According to a Pew Research study published in September 2018, 59% of teens have been bullied or harassed online. Parents may consider that cyberbullying is a problem for other peoples’ kids. Chances are it has happened to your child or they have been the perpetrator or both.

The study published by Pew Research identified some of the trends and statistics around teen cyberbullying.

The 6 behaviors defined by the research group as cyberbullying are:

  • Offensive name-calling
  • Spreading false rumors
  • Receiving explicit images that were not requested
  • Constant asking about location, activities, etc. by someone other than a parent
  • Physical threats
  • Sharing of their explicit images without their consent

As I studied cyberbullying, I found varying statistical numbers. Some of that variance appears to be related to how different researchers classified what was considered cyberbullying behavior, which can be very subjective.

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Many of us may have preconceptions about the differences between boys and girls when it comes to cyberbullying. The Pew Research Study suggests that the number of boys and girls that experience harassment is similar, although girls are cyberbullied slightly more often. The type of harassment they experience varies as well. Girls tend to be the victims of online rumor-spreading and nonconsensual explicit messages. Overall, the study found that 60% of girls and 59% of boys had experienced at least one of the 6 listed abusive, cyberbullying behaviors online.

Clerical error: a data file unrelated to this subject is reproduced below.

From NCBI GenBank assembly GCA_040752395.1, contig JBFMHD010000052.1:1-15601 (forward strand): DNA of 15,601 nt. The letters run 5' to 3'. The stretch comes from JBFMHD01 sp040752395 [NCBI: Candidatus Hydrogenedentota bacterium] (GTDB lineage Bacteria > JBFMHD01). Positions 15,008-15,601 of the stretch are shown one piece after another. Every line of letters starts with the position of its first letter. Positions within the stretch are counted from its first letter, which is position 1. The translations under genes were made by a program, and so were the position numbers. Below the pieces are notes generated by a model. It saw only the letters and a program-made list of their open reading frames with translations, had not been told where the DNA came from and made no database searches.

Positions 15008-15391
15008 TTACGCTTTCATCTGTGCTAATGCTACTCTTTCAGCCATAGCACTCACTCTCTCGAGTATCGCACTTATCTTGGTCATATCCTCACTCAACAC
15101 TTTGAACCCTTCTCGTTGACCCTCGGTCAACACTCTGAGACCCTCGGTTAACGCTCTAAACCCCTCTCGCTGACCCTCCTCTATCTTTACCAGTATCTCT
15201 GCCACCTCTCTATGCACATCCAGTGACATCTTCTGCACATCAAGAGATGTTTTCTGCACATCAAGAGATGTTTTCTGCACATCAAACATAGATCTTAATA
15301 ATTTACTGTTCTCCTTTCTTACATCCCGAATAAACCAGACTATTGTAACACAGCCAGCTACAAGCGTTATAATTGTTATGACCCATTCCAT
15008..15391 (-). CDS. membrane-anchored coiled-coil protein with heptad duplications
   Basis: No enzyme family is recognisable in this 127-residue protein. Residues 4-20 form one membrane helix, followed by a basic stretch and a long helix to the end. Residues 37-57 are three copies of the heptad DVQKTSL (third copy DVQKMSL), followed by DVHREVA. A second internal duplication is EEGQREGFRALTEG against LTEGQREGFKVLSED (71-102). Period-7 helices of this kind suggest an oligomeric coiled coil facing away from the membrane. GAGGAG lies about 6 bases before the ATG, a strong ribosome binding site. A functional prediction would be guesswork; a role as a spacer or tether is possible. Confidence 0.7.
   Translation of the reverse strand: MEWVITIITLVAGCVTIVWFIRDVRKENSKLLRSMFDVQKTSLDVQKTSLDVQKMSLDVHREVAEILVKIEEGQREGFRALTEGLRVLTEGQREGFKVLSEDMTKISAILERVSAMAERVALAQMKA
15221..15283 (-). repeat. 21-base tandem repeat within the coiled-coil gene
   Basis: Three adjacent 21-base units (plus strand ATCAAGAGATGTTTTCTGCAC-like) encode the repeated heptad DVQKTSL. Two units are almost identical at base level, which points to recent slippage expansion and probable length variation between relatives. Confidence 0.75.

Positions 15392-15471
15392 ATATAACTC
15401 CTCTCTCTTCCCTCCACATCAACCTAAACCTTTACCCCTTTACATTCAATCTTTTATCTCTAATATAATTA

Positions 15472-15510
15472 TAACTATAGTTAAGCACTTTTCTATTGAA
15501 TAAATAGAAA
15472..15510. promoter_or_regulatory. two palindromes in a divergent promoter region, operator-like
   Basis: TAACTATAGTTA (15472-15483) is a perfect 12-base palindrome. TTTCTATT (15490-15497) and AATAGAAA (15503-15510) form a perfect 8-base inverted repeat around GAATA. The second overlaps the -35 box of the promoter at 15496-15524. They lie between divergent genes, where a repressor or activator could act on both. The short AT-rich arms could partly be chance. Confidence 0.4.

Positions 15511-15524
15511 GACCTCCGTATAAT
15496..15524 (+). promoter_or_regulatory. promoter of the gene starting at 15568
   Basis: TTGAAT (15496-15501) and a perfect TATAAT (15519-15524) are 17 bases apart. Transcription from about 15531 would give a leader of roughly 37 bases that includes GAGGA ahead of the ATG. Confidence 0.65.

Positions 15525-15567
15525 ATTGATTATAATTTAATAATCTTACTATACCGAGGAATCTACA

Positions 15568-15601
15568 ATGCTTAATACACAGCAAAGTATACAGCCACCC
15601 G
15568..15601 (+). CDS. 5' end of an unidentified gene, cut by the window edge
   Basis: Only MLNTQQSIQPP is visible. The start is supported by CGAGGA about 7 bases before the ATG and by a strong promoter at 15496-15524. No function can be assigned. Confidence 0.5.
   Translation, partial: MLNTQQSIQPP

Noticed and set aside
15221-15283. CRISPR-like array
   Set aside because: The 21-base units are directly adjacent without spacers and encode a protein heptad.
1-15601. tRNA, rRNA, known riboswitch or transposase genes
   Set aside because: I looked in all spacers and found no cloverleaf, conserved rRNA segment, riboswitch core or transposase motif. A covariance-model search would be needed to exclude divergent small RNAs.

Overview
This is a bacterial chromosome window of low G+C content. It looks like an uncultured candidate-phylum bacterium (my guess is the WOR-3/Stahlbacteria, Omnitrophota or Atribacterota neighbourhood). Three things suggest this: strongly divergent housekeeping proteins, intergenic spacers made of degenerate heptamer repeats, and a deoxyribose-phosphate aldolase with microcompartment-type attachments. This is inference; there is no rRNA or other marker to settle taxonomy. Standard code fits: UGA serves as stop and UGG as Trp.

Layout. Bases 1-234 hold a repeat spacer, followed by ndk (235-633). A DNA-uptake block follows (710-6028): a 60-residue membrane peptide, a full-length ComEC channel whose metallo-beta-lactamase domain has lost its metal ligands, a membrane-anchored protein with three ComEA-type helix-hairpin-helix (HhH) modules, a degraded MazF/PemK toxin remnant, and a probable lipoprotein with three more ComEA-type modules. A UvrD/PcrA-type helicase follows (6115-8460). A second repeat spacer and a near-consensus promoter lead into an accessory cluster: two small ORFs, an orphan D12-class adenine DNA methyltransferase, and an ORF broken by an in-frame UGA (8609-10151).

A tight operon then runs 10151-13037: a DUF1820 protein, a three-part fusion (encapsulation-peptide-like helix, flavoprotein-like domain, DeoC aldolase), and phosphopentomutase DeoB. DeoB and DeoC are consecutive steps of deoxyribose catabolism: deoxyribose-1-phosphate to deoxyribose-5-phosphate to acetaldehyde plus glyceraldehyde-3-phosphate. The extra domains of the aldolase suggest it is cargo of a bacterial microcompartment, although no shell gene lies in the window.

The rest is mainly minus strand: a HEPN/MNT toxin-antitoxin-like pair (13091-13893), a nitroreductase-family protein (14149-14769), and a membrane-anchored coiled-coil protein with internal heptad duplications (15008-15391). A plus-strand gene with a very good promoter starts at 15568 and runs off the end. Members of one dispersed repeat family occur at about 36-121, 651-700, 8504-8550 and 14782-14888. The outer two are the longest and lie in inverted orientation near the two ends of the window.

Teens felt like their parents were doing an adequate job of dealing with online harassment. They felt like other authority figures were doing a less effective job of controlling cyberbullying. Specifically, (in order of performance worst to best), Elected Officials (Fair/poor 79%, Excellent/good 20%), Social Media sites (Fair/poor 66%, Excellent/good 33%), Teachers (Fair/poor 58%, Excellent/good 42%), and Law Enforcement (Fair/poor 55%, Excellent/good 44%).

A screenshot of a cell phone

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The study also pointed out that a majority of parents are concerned about their kids being bullied online (about 60%) and that parents generally feel like they can teach their teens how to behave appropriately online (90%). Parents generally worry more about their teenage girls being bullied or exchanging explicit images than their boys. That bias is not really borne out by the study. Parents should be equally worried about both.

Conclusion:

If you are the parent of a teen (13-17 years old), you should be aware of cyberbullying and you should be concerned about it. Odds are your child is involved as either the recipient or the perpetrator and both have negative emotional consequences. Even if you don’t see the warning signs, have a conversation with your teen and make sure they understand the boundaries, that you are there to support them, and make sure they know they can turn to you for help.

Anti-Cyberbullying Resources for Parents:

StopBullying.gov

Connect Safely: A Parent’s Guide to cyberbullying

Internet Safety 101: Cyberbullying Resources

Other Reviews, Sources, and References:

11 Facts About Cyberbullying

A Majority of Teens Have Experienced Some Form of Cyberbullying

About the Author:

Terry has been an entrepreneur in the IT industry for over 30 years. Go here to read his complete personal story, “Husband, father, Grandfather and IT Executive.” If you want to send Terry a quick message visit the contact page Here.

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Terry Preece

Terry Preece

Husband, Father, Grandfather, and IT Executive